Memantine in Moderate to Severe Alzheimer’s Disease: a Meta-Analysis of Randomised Clinical Trials

Karolinska Institutet, Stockholm, Sweden.
Dementia and Geriatric Cognitive Disorders (Impact Factor: 3.55). 02/2007; 24(1):20-7. DOI: 10.1159/000102568
Source: PubMed


The efficacy of memantine in Alzheimer's disease (AD) has been investigated in multiple randomised, placebo-controlled phase III trials. Recently, the indication label for memantine in Europe was extended to cover patients with moderate to severe AD, i.e. Mini-Mental State Exam total scores below 20. The efficacy data for memantine in this patient subgroup has been summarised by a meta-analysis of 1,826 patients in six trials. Efficacy was assessed using measures of global status (Clinician's Interview-Based Impression of Change Plus Caregiver Input), cognition (Alzheimer's Disease Assessment Scale - Cognitive Subscale, or Severe Impairment Battery), function (Alzheimer's Disease Cooperative Study Activities of Daily Living 19- or 23-item scale), and behaviour (Neuropsychiatric Inventory). Results (without replacement of missing values) showed statistically significant effects for memantine (vs. placebo) in each domain. Memantine was well tolerated, and the overall incidence rates of adverse events were comparable to placebo. This meta-analysis supports memantine's clinically relevant efficacy in patients with moderate to severe AD.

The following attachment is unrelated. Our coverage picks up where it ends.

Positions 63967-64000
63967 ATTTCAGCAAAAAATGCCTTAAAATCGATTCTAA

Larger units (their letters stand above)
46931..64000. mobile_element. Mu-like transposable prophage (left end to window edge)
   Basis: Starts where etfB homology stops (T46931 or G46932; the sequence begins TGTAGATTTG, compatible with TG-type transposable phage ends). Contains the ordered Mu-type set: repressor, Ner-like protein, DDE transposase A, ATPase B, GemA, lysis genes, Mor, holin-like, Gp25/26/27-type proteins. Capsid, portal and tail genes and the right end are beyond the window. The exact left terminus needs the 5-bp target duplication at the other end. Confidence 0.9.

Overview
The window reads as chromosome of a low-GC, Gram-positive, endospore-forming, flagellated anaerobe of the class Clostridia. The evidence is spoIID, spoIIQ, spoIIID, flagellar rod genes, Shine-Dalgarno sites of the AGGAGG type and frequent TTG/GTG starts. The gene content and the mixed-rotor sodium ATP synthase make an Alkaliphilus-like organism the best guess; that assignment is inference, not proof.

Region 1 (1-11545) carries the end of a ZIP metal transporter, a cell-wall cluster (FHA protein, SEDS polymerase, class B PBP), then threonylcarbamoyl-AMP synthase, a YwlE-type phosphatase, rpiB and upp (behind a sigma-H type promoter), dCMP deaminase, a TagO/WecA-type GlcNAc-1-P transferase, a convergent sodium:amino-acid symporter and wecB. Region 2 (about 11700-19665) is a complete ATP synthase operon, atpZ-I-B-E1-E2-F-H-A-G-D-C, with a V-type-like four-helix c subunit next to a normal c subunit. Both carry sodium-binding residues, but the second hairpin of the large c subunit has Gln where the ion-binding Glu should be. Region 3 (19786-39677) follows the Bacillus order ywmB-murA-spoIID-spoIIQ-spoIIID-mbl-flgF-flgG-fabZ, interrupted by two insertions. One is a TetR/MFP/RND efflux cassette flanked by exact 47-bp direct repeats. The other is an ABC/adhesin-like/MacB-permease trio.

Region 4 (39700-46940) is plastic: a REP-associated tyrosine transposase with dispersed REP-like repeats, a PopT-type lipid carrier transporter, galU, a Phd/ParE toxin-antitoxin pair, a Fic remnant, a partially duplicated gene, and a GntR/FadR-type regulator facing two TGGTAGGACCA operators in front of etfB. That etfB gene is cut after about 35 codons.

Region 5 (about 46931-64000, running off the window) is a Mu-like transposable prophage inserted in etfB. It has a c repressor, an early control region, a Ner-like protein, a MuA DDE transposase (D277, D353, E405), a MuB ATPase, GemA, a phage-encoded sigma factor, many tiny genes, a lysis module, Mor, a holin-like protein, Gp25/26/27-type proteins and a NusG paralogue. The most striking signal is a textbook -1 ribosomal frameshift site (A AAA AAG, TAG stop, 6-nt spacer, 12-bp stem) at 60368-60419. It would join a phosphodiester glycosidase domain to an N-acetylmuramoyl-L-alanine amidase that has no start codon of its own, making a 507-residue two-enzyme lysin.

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Available from: Hans J. Moebius
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    • "Alzheimer's disease (AD) is the most common form of dementia, affecting more than 27 million people around the world [1] [2]. At present, the available treatment is symptomatic, e.g., cholinesterase inhibitors [3] and memantine [4]. Given the dramatic consequences that the disease imposes on patients, their families, and society, new therapies with disease-modifying effects are urgently needed. "
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    • "An interesting theme that has recently emerged identifies NR2B as a candidate and promising target for modern AD therapeutic strategies (Reisberg et al. 2003; Santangelo et al. 2012). Indeed, several emerging studies have proven the efficacy of antagonists selective for these receptors, which segregate to extrasynaptic compartments, exclusively composed of NR2B subunits, for cognitive-enhancing therapy in AD (Winblad et al. 2007; Porsteinsson et al. 2008). The prevailing view suggests that an increase in glutamate levels for chronic activation of extrasynaptic NMDAR may lead first to death of postsynaptic neurons, followed by synaptotoxicity and ultimately cell death, which correlates with the loss of memory function and learning ability in AD patients (Danysz and Parsons 2012). "
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